For months, cryptic signs on the plywood surrounding the unfinished northwest corner of the LACMA campus–a vast gravel pit and bulldozer corral on Fairfax Avenue, across from a 99 Cents Only store–have promised an exciting new development. On Monday, architect Renzo Piano unveiled plans for a 200-foot-by-180-foot structure clad in travertine, marble and glass, which will be named the Lynda and Stewart Resnick Exhibition Pavilion (after the L.A. couple who recently gave the museum $55 million).
The new building isn't exactly exciting: In keeping with the rest of Piano's updates to the museum, the one-story gallery space promises to be clean, functional, and a bit boring. Most interesting is the glass roof, which, according to LACMA, will " flood the galleries with natural light"–an art conservator's nightmare, due to sunlight's deteriorating effect on paintings and drawings.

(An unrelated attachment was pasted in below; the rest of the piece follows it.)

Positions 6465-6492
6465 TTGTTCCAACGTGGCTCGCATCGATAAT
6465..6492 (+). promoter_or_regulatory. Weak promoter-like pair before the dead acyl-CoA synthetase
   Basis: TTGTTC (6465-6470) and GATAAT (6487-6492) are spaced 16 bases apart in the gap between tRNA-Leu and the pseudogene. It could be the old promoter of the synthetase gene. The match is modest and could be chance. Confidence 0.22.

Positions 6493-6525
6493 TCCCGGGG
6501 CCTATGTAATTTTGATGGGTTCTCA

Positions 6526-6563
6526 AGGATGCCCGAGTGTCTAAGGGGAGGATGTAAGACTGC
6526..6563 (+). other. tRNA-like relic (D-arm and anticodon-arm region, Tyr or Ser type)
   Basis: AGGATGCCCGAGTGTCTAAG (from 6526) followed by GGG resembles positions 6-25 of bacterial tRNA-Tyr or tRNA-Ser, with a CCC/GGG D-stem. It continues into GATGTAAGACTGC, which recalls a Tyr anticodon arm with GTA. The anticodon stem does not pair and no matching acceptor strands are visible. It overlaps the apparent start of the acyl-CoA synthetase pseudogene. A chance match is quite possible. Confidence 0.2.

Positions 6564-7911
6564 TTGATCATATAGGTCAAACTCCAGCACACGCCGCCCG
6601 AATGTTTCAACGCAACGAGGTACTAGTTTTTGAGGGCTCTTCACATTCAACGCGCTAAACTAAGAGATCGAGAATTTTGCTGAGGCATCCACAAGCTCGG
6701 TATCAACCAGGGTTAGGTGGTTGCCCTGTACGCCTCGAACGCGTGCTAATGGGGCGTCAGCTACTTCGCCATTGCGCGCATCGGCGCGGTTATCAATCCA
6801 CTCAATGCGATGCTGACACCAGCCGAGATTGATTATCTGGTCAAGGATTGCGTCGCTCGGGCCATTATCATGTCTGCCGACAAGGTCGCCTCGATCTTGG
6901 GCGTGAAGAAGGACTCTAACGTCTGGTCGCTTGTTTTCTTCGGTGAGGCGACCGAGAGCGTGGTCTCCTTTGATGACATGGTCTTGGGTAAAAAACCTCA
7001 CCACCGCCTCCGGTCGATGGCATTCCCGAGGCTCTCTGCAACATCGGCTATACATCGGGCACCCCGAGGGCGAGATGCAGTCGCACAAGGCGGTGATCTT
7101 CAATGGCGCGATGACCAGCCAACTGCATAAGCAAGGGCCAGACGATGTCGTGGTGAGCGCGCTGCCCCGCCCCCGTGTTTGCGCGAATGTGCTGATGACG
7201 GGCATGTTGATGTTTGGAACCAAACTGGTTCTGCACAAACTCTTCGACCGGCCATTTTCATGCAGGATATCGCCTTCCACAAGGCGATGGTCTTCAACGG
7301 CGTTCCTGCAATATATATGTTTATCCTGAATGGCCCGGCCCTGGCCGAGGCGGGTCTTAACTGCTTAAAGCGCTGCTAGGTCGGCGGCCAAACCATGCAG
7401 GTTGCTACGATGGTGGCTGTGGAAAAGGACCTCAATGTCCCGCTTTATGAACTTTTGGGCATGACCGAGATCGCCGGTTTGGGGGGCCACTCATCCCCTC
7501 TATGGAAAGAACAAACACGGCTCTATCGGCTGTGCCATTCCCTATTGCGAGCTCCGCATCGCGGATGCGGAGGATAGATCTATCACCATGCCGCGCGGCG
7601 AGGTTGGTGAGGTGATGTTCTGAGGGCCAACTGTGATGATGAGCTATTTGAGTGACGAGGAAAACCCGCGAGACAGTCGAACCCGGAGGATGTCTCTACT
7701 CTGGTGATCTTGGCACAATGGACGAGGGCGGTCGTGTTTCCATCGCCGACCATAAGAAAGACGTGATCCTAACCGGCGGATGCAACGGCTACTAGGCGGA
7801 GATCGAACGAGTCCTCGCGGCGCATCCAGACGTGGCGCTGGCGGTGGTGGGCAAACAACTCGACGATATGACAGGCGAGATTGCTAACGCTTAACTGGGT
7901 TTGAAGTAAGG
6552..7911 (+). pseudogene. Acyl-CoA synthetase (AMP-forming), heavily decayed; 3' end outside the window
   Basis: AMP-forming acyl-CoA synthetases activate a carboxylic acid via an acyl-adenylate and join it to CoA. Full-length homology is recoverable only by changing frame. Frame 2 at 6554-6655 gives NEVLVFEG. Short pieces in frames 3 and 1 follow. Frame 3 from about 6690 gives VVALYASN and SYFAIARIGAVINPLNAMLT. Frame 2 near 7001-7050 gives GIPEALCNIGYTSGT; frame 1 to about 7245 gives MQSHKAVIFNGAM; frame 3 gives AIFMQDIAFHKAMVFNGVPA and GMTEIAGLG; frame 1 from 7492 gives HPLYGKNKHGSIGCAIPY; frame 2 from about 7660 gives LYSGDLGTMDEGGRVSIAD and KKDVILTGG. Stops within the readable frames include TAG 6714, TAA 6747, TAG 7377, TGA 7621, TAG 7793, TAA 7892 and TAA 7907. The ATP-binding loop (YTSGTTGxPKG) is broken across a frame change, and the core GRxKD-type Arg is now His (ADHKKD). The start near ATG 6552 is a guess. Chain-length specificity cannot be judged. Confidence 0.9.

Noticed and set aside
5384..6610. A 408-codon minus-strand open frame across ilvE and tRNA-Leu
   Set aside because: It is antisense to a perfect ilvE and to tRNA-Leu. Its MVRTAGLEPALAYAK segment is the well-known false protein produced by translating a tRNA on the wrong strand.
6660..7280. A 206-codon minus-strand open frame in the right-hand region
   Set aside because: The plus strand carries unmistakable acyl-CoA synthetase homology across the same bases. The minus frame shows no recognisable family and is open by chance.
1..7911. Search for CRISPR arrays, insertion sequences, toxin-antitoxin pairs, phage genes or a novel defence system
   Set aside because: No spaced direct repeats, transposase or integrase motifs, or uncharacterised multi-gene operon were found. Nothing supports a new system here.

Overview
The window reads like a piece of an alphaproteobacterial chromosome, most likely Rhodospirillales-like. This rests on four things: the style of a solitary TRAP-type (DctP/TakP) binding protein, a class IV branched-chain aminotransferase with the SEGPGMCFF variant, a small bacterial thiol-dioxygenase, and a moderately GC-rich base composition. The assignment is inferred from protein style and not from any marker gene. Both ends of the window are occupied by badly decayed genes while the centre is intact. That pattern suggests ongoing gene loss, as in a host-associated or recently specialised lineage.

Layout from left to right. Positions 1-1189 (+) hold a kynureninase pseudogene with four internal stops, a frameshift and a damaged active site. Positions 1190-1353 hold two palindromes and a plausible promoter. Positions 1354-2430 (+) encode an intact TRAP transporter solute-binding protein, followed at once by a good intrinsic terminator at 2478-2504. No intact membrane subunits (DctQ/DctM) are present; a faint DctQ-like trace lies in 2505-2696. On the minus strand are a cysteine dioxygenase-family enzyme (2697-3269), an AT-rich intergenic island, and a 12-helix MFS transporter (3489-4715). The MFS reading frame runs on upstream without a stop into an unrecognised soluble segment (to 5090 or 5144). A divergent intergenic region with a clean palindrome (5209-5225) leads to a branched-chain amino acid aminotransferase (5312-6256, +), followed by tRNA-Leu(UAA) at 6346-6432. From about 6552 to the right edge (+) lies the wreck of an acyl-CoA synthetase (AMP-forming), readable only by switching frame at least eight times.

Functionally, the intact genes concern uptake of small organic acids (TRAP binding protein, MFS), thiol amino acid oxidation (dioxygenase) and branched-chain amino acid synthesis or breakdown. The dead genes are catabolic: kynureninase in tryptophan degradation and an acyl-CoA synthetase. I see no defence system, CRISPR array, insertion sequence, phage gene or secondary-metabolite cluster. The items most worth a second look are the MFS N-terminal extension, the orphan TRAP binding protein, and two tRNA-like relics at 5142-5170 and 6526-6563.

But anything that adds extra art space to the neighborhood is a welcome addition. The new Piano building is yet another turn in the architectural churn that has taken place in the surrounding Fairfax district in recent years: from the unholy yet awesome fusing of the Hollywood Farmers Market and The Grove shopping center, to rampant, recession-be-damned new office and condo construction along Wilshire Boulevard.
More on the new LACMA is at Curbed LA.
Dave has contributed to Dwell since its inception. He's a CalArts dropout, a former art critic for The New Yorker, and a producer of comedies on TV. He lives in, and writes from, Los Angeles.